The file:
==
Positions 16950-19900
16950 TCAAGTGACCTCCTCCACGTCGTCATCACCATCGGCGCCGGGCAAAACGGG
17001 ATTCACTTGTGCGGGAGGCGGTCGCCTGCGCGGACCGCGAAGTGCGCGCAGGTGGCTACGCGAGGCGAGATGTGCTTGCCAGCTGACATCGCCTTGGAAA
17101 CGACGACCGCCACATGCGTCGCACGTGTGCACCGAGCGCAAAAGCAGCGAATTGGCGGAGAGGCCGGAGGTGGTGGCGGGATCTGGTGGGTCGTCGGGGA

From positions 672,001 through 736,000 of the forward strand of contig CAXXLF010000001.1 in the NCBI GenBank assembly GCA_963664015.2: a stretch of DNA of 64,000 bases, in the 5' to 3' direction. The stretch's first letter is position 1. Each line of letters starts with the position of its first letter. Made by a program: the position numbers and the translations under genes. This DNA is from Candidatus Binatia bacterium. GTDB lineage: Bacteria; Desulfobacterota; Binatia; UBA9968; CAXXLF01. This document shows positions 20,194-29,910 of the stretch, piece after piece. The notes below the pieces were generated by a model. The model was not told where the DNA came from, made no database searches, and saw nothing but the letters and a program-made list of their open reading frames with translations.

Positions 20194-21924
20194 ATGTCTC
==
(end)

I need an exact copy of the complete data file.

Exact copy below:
Positions 16950-19900
16950 TCAAGTGACCTCCTCCACGTCGTCATCACCATCGGCGCCGGGCAAAACGGG
17001 ATTCACTTGTGCGGGAGGCGGTCGCCTGCGCGGACCGCGAAGTGCGCGCAGGTGGCTACGCGAGGCGAGATGTGCTTGCCAGCTGACATCGCCTTGGAAA
17101 CGACGACCGCCACATGCGTCGCACGTGTGCACCGAGCGCAAAAGCAGCGAATTGGCGGAGAGGCCGGAGGTGGTGGCGGGATCTGGTGGGTCGTCGGGGA

From positions 672,001 through 736,000 of the forward strand of contig CAXXLF010000001.1 in the NCBI GenBank assembly GCA_963664015.2: a stretch of DNA of 64,000 bases, in the 5' to 3' direction. The stretch's first letter is position 1. Each line of letters starts with the position of its first letter. Made by a program: the position numbers and the translations under genes. This DNA is from Candidatus Binatia bacterium. GTDB lineage: Bacteria; Desulfobacterota; Binatia; UBA9968; CAXXLF01. This document shows positions 20,194-29,910 of the stretch, piece after piece. The notes below the pieces were generated by a model. The model was not told where the DNA came from, made no database searches, and saw nothing but the letters and a program-made list of their open reading frames with translations.

Positions 20194-21924
20194 ATGTCTC